The influence of fine particulate matter on the association between residential greenness and ovarian reserve

Robert B. Hood, Peter James, Kelvin C. Fong, Lidia Mínguez-Alarcón, Brent A. Coull, Joel Schwartz, Itai Kloog, Francine Laden, Audrey J. Gaskins

Research output: Contribution to journalArticlepeer-review

15 Scopus citations

Abstract

Background: Natural vegetation, or greenness, is thought to improve health through its ability to buffer and reduce harmful environmental exposures as well as relieve stress, promote physical activity, restore attention, and increase social cohesion. In concert, these effects could help mitigate the detrimental effects of air pollution on reproductive aging in women. Methods: Our analysis included 565 women attending the Massachusetts General Hospital Fertility Center (2004–2014) who had a measured antral follicle count (AFC), a marker of ovarian reserve. We calculated peak residential greenness in the year prior to AFC using 250 m2 normalized difference vegetation index (NDVI) from the Terra and Aqua satellites operated by the United States National Aeronautics and Space Administration. Validated spatiotemporal models estimated daily residential exposure to particulate matter <2.5 μm (PM2.5) for the 3 months prior to AFC. Poisson regression models with robust standard errors were used to estimate the association between peak greenness, average PM2.5 exposure, and AFC adjusted for age, BMI, smoking status, education, year, and season. Results: Women in our study had a mean age of 35.2 years with a standard deviation (SD) of 4.3 years (min: 20 years, max: 45 years). The peak residential NDVI ranged from 0.07 to 0.92 with a SD of 0.18. There was no statistically significant association between peak residential greenness and AFC; however, higher exposure to PM2.5 was associated with lower AFC (−6.2% per 2 μg/m3 [1 SD increase] 95% CI -11.8, −0.3). There was a significant interaction between exposure to PM2.5 and peak greenness on AFC (P-interaction: 0.03). Among women with an average PM2.5 exposure of 7 μg/m3, a SD increase in residential peak greenness was associated with a 5.6% (95% CI -0.4, 12.0) higher AFC. Conversely, among women with a PM2.5 exposure of 12 μg/m3, a SD increase in residential peak greenness was associated with a 5.8% (95% CI -13.1, 2.1) lower AFC. Conclusions: Residing in an area with high levels of greenness may slow reproductive aging in women only when exposure to PM2.5 is low.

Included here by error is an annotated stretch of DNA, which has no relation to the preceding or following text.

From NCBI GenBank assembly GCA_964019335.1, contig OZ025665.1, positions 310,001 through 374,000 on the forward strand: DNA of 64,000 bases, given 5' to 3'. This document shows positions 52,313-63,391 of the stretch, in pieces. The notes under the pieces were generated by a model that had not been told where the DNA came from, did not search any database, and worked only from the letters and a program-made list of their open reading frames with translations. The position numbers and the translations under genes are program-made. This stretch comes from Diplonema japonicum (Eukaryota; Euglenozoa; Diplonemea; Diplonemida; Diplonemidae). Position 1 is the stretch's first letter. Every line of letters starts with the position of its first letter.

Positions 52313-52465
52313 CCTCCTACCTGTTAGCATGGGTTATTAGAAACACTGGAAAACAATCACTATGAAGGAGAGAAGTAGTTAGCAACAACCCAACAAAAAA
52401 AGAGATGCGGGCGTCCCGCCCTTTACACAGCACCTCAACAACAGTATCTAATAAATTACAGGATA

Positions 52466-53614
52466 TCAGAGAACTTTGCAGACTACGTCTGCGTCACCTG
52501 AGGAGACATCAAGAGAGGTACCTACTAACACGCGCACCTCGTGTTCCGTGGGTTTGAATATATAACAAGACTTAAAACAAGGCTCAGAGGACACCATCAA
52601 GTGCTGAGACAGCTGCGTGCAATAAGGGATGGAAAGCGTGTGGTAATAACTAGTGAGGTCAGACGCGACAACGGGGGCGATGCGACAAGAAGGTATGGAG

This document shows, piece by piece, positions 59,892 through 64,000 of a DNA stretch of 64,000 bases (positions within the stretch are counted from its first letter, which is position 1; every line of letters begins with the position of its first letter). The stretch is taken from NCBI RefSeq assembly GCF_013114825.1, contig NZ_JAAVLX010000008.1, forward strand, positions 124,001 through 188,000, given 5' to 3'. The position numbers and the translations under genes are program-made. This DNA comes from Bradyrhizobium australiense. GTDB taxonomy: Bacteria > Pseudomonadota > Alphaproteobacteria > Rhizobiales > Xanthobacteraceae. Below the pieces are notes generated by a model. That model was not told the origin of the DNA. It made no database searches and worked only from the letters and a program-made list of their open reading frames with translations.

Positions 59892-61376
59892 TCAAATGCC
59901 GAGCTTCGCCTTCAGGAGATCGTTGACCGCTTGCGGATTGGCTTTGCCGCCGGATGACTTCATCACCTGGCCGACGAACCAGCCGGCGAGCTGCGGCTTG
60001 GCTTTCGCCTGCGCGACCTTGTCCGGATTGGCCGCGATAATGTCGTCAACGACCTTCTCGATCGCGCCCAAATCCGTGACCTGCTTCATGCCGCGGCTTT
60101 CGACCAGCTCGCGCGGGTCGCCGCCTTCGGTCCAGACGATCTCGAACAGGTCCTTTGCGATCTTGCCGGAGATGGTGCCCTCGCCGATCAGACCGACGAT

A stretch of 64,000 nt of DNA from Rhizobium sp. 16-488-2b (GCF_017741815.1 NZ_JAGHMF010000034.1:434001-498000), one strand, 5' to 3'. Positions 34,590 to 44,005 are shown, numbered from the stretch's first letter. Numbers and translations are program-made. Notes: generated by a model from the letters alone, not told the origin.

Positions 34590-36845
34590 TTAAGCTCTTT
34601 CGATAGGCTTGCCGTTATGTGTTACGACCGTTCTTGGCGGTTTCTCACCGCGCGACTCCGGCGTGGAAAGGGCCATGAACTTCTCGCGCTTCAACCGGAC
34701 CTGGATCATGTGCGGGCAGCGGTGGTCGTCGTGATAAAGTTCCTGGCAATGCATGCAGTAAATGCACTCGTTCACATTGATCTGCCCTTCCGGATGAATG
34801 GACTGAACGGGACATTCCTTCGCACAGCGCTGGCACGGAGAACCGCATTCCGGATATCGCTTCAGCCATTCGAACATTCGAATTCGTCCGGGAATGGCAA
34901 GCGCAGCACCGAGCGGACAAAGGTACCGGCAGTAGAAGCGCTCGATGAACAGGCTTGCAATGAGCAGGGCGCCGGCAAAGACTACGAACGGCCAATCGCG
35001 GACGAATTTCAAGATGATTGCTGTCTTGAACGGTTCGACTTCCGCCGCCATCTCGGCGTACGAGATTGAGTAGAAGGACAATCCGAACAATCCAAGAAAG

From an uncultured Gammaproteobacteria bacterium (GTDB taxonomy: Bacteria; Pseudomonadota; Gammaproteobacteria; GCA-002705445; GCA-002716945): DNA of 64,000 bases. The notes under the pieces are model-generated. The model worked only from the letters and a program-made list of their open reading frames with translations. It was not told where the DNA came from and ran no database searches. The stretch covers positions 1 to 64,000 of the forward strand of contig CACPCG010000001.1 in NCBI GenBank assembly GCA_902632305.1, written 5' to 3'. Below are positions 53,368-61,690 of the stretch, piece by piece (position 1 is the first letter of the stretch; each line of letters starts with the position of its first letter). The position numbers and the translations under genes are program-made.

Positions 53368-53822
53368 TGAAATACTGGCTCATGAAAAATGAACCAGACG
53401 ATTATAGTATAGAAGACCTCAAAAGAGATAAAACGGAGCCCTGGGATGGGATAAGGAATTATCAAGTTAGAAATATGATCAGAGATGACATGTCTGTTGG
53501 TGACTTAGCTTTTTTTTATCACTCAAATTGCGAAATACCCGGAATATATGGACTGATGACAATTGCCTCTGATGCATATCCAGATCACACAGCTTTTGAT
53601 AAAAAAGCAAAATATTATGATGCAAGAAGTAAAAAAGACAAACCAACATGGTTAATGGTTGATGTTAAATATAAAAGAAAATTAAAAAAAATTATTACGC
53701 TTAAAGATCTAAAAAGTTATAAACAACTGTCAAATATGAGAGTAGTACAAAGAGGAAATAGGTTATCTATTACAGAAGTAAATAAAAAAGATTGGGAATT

Original languageEnglish
Article number111162
JournalEnvironmental Research
Volume197
DOIs
StatePublished - 1 Jun 2021
Externally publishedYes

Keywords

  • Air pollution
  • Built environment
  • Fertility
  • Greenness
  • Ovarian aging

ASJC Scopus subject areas

  • Biochemistry
  • General Environmental Science

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